Ella Fitzgerald

     E lla Fitzgerald was born on April 25, 1918 in Newport News, Virginia. As a young girl she and her mother, Tempie, moved to Yonkers in order to be near her mother’s sister, Virginia Williams, and while living in Yonkers lived at 2–4 School Street, at the corner of School Street and Nepperhan Avenue. Ella attended P.S.#18 on Park Hill Avenue and Benjamin Franklin Junior High School, formerly on Waverly Street, where she sang in the glee club. Ella’s mother died when Ella was in her teens and Ella went to live at Leake and Watts Home where she became a skilled typist.


As a teenager Ella Fitzgerald and her friends enjoyed visiting Harlem and standing on corners at Seventh Avenue collecting the autographs of celebrities coming to the night spots. One night she and her two friends drew straws to see who would perform at the amateur hour at the Harlem Opera House. In Ella’s words, the night was the “turning point of my life.” She went out on the stage a tap dancer, sang instead and walked away with a twenty–five dollar first prize. She would have tap danced, but her legs would not move, so thinking of her favorite singer, Connee Boswell, sang two of Connee’s hit songs, “Judy” and “The Object of My Affection.” As she sang she became more confident, her voice got stronger and the audience loved her.

Ella Fitzgerald added a third song, “Believe It Beloved,” to her repertoire and entered other talent shows in Harlem. She performed at the Lafayette Theater located on 132nd Street and Seventh Avenue and also at the Apollo Theater which had been Hurtig and Seaman’s Music Hall, next door to the Harlem Opera House.

Ella made a name for herself in Harlem and was recommended to Chick Webb, a drummer whose band performed regularly at the Savoy Ballroom, the most popular Harlem nightclub located on Lenox Avenue between 140th and 141st Streets. Chick was not in the market for a girl singer but was persuaded to take her along on an appearance at the Yale University prom, where he auditioned her. At the age of seventeen she was hired and when she wasn’t on the band stand singing at the Savoy, she was dancing with the customers. Chick Webb was a phenomenal drummer who held competitions at the Savoy between his band and the top black and white bands in the country. The night he competed against the Benny Goodman band, Chick ended with a drum solo that left Benny Goodman and his drummer, Gene Krupa, shaking their heads in amazement. Literally, Gene Krupa sat at the feet of Chick Webb at the Savoy and considered Chick “the most luminous of all drum stars, the master.” Ella Fitzgerald and Gene Krupa’s paths crossed in 1939 in Baltimore, at Chick Webb’s funeral, and in the 1950’s when both were part of the touring orchestra, Jazz at the Philharmonic. Ironically during parts of their lifetime, Gene Krupa lived off the east end of Park Hill Avenue on Ritchie Drive and Ella Fitzgerald lived off the west end of Park Hill Avenue on School Street, both Yonkers residents.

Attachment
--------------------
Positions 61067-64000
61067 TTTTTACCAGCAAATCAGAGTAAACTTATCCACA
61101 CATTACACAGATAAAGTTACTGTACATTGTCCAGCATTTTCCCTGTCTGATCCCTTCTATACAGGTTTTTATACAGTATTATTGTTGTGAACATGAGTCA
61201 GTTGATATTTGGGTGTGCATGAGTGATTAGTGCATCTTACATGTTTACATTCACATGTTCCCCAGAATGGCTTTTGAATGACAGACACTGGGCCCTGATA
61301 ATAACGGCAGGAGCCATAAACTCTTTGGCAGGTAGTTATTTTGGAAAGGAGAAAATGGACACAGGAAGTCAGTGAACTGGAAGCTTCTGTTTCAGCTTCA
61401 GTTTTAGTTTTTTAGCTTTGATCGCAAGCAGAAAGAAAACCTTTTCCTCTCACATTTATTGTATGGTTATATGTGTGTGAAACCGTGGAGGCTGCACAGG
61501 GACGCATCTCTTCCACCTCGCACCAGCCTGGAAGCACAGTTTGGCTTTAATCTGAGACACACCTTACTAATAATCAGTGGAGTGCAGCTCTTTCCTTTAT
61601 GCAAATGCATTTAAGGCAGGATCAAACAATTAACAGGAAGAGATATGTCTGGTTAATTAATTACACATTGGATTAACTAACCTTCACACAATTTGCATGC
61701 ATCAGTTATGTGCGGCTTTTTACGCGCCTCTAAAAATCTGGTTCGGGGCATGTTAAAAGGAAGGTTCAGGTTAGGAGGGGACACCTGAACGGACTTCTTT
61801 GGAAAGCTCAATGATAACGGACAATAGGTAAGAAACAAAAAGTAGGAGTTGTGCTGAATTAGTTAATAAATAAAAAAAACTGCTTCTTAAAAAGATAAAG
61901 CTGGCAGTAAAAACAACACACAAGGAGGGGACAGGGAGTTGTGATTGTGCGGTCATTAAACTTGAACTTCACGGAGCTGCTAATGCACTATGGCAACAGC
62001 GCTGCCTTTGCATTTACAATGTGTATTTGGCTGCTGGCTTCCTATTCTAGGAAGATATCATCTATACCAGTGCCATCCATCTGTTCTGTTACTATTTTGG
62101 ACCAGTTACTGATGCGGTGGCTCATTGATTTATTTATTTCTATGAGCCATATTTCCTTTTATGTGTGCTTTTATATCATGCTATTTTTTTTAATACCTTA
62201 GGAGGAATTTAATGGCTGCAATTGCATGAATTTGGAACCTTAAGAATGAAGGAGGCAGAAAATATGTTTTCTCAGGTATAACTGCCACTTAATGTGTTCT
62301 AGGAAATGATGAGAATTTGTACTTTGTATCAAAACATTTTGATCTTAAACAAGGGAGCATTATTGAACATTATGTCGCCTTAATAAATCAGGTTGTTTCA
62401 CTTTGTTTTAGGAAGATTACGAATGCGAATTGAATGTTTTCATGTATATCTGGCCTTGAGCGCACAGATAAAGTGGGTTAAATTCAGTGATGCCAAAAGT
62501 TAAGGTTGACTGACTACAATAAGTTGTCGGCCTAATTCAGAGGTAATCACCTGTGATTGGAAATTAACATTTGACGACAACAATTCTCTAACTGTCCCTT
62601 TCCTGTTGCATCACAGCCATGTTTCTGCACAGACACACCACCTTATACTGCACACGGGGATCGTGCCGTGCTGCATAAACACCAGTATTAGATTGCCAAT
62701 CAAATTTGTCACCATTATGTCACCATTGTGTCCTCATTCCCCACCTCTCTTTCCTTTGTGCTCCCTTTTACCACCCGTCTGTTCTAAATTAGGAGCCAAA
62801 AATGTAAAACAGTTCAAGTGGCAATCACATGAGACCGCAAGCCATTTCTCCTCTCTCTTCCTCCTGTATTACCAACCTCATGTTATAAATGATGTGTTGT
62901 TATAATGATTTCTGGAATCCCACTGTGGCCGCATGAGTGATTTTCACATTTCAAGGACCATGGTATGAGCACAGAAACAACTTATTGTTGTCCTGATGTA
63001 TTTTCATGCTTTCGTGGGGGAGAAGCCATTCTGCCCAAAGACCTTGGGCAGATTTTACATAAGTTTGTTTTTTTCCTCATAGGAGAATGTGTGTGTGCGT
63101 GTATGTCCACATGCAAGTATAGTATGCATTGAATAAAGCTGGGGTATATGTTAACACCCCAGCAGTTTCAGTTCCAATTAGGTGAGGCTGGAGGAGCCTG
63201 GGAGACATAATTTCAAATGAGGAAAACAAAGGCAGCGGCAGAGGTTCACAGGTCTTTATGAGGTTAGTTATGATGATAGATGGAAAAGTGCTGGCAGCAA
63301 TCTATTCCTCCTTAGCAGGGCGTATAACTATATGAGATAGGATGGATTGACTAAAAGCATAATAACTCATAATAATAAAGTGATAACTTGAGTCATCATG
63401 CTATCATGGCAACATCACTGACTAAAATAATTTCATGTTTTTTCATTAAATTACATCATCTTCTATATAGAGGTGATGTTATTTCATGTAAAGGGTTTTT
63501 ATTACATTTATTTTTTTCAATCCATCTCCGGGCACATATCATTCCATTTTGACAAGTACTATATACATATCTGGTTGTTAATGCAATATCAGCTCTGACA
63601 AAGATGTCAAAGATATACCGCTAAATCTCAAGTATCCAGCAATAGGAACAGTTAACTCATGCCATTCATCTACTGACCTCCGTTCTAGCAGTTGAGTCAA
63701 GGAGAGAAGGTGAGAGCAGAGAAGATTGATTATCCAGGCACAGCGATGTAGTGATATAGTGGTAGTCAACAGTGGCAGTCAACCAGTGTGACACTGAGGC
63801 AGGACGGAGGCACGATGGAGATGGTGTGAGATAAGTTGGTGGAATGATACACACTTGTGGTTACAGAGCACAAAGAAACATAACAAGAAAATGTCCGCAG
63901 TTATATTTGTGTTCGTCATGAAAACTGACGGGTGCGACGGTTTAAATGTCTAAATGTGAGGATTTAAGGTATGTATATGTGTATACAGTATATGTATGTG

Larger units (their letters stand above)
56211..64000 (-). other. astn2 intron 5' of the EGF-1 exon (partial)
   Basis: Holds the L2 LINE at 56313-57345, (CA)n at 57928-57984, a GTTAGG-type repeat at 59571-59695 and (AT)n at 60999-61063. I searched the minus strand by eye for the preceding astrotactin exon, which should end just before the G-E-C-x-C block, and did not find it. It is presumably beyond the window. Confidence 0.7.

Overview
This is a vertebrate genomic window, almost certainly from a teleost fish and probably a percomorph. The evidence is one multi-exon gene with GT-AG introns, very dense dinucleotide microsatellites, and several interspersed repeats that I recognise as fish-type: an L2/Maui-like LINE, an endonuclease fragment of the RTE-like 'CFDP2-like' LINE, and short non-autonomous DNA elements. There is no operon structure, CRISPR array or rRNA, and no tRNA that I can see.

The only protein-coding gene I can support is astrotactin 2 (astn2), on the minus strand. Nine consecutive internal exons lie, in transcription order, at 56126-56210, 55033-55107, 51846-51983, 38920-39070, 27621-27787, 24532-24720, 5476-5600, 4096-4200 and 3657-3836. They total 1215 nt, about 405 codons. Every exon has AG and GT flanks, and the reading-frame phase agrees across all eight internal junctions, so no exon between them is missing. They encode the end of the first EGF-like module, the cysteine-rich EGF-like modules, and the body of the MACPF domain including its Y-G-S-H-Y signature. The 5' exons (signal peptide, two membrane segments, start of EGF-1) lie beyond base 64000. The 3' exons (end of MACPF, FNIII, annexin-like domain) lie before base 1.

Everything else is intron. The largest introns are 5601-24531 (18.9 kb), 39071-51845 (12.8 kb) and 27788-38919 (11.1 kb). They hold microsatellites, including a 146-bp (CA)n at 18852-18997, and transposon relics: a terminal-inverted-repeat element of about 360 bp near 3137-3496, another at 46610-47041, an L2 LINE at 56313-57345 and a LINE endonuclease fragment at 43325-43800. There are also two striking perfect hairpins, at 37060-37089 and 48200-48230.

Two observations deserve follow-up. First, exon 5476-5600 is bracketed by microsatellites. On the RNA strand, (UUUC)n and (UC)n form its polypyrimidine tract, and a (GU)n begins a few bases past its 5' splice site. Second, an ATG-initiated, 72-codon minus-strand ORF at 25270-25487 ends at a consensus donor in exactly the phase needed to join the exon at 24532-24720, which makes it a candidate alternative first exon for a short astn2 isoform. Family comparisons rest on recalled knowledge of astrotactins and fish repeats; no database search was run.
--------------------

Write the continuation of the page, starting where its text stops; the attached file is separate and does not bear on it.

Leake and Watts Childrens Home, Hawthorne Ave., 1938

In 1939, at the age of twenty–one, Ella Fitzgerald was listed as the Director of the Webb Band because of her popularity. Just before Chick died Ella and Van Alexander turned a nursery rhyme Ella sang as a child into a song to cheer him up. “A–Tisket, A–Tasket,” the nursery rhyme, turned into a song, sold a million copies by the summer of 1938, was listed as number one on the U.S. Hit Parade for nineteen weeks and was eventually rated the fifth most popular hit of the 1930’s. It also gained Ella a Hall of Fame award, given to artists for outstanding hits before the Grammies began to be awarded in 1958. When announcing the ten top hits of 1940, Esquire magazine listed “Gulf Coast Blues,” recorded by Ella Fitzgerald and her famous orchestra, as Number One.

In 1926 Louis Armstrong was recording the song “Heebie Jeebies” when he dropped the music. Rather than pick up the music and start over again, he began to sing nonsense syllables and thus “scat singing” was born. Scat singing became Ella’s trademark and produced a hit for her in October 1936, “If You Can’t Sing It, You’ll Have To Swing It” or “Paganini.”

In 1942 Ella Fitzgerald became a freelance singer and since then has worked with some of the biggest names in jazz and band leading, names like Armstrong, Basie, Priven, Riddle, the Mills Brothers, Ellington, etc. The same year Billboard magazine surveyed the most popular female band vocalists and Ella ranked seventh, but had ranked second in 1939, third in 1940 and sixth in 1941. In 1943 she became the youngest ever to be admitted to membership in the American Society of Composers, Authors and Publishers (ASCAP).

Through the years Ella Fitzgerald has received many distinctions and honors. When ranking all of the recording artists whose careers began prior to 1955, with longest careers on the National Singles Charts, Ella ranked sixteenth for having hits on the charts for twenty–seven years, from 1937 to 1964. She has received twelve Grammy awards, the latest in 1984 for recording “The Best Is Yet To Come” with Nelson Riddle.

The University of Maryland named its auditorium the Ella Fitzgerald Auditorium of the Performing Arts. She has received Doctorates of Human Letters from Dartmouth and Talledega Colleges, and a Doctorate of Music from Howard University.

ASCAP has awarded her its highest award, The Pied Piper Award. President Regan awarded her the Honors Medal at the Kennedy Center in 1987 and the Beverly Hills Chamber of Commerce awarded her the Will Rogers Memorial Award. The City of of Yonkers is going to place a street sign in her honor at School Street.

—Tom Flynn